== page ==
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How to build a UHF antenna... - Page 160

post #4771 of 4787
Originally Posted by holl_ands View Post

I cringe whenever someone says they're building "DB-4" or "U-Tube" type 4-Bay Antenna cuz BOTH are way TOO SMALL for the NEW UHF Band and are ineffective in Hi-VHF Band:

What you want to use is one of the larger "M4" designs by mclapp, which outperforms the CM4228HD 8-Bay in BOTH UHF & Hi-VHF Bands:
http://imageevent.com/holl_ands/multibay/4bayrefl [DB-4 is at bottom of webpage]



Saw the "M4" design before, looks simple enough. How does it compare to the Gray-Hoverman design? http://www.wikihow.com/Make-a-High-Performance-Indoor/Attic-Dtv-Antenna
post #4772 of 4787
There are many variations of Grey-Hoverman Antenna, most of them with multiple Reflector Rods....and to extend performance into Hi-VHF Band: NARODs (Not A Reflector Or A Director). The link you provided is for a Single Bay Grey-Hoverman (SBGH) without any Reflectors or NARODs, also known as GH0, with NET Gain between 6 and 12 dBi. Unfortunately nikiml charts NET Gain vice Raw Gain, which I believe is more meaningful...but for low SWRs, they're close. I also just added analysis of the Autofils SBGH (NO Reflector) variation, based on a 4nec2 file posted by oldsparks:

There are several variations in SBGH (usually with multiple Reflector Rods), variations on the ORIGINAL Doyt Hoverman design (see Type 1):
NOTE the numerous links to additional G-H info......

G-H versions comparable or exceeding the UHF and Hi-VHF performance of mclapps's M4 require numerous Reflectors and NARODs....which are fairly complicated to build compared to M4. Feel free to browse through the alternatives on the fol. websites:
Edited by holl_ands - 6/7/13 at 6:58pm
post #4773 of 4787
Summit Source may still sell Antennacraft versions of the Grey-Hoverman.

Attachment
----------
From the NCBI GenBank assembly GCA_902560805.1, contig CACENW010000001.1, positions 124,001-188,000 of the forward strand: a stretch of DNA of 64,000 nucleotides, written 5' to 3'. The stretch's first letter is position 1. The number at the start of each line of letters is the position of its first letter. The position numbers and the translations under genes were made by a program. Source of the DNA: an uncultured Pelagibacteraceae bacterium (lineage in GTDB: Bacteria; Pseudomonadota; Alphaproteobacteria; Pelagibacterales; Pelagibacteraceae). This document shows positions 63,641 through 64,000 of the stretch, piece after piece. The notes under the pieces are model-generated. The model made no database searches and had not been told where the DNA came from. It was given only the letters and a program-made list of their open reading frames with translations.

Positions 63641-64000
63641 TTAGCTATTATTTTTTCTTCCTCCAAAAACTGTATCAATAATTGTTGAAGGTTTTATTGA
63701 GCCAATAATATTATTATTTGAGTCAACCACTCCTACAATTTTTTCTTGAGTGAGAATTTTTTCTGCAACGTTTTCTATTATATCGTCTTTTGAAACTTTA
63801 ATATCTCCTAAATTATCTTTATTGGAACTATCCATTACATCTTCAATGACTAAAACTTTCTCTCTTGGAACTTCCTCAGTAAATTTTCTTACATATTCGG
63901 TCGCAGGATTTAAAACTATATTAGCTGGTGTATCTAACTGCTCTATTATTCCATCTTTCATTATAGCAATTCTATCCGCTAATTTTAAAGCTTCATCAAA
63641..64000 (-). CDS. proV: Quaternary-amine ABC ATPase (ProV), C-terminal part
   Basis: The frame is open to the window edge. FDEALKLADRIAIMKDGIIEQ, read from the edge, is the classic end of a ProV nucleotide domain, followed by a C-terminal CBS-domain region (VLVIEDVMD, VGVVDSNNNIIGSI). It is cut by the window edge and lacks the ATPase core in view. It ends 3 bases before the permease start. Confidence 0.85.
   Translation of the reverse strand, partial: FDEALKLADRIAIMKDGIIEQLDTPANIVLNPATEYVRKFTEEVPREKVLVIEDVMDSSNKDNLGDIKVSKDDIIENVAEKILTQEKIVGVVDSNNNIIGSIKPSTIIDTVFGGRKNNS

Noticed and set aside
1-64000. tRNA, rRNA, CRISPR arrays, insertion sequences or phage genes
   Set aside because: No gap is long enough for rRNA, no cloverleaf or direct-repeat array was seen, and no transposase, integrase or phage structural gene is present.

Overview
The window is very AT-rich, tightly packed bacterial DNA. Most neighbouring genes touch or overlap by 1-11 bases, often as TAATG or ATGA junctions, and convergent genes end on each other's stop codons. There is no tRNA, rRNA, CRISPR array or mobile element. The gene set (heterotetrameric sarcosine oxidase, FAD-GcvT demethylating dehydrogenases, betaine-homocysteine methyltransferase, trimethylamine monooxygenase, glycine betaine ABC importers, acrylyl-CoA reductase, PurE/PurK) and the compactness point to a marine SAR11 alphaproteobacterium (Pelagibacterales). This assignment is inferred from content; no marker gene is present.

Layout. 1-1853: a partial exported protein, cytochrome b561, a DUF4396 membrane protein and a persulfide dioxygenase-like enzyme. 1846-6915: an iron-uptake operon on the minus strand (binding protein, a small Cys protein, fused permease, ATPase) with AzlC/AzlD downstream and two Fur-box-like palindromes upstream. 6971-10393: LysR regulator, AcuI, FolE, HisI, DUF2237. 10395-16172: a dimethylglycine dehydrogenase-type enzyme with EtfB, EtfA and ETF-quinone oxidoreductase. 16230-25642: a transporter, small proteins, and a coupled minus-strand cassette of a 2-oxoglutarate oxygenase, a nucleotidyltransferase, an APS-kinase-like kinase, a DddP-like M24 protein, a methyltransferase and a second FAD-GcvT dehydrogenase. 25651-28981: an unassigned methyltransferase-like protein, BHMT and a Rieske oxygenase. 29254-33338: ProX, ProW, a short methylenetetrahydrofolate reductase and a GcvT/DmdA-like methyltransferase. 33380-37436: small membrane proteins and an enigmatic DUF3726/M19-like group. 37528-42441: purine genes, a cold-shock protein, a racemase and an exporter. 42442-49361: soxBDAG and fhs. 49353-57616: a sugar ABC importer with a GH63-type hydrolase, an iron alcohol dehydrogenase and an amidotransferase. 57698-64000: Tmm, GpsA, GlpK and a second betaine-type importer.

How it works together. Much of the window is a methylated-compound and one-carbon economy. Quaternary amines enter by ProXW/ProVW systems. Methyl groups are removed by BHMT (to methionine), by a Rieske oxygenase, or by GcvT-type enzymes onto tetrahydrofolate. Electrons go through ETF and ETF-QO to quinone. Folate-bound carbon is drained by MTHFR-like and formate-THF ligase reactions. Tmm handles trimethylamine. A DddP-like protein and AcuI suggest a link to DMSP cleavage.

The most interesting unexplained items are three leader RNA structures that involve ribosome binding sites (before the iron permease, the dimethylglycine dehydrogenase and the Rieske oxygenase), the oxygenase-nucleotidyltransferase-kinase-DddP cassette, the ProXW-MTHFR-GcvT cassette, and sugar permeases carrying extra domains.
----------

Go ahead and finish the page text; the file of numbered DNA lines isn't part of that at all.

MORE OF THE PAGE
post #4774 of 4787
Going to build an antenna based on the mclapp m4 design. Seems fairly straight forward, should be a fun afternoon. Can someone point me to the good set of diagrams/instructions/videos? Is this a good reference link => https://sites.google.com/site/maycreates/ota-setup/mclapp-4 ?

Thanks... looking forward to this little project.

Think this is the original site -> http://m4antenna.eastmasonvilleweather.com/instructions/4%20Bay%20Kit%20Assembly%20Instructions.html
Edited by MameJunkie - 6/8/13 at 8:52am
post #4775 of 4787
Those are the correct links for mclapp M4....note that I modeled two sizes, the larger is a bit better for NEW UHF Band.
post #4776 of 4787
A bit off topic but where is a good place to pick up wiring? 10 gauge copper wiring is about $1 per foot @ homedepot / lowes & looks like it needs a little under 30'.
post #4777 of 4787

I am attempting to attach my top hat narods (designs shown here; Post 3042, pg. 102) to a DBGH. I am in need of some explanation though on installing or attaching these narods to the DBGH. I am unable to find any direction in this regard online.  There are plentiful design and creation instructions but there seems to be nothing on how to attach or install these, including if they are to make contact somewhere with elements or if not the distances from elements or if there are any slants or angles from vertical recommended for installing... etc....?... Anyone have any detailed attachment instructions with some pics or something on these Top Hat Narods on a Gray Hoverman (mine is a Double Bay Gray Hoverman) .  Thanks.. :rolleyes:TPTOOLS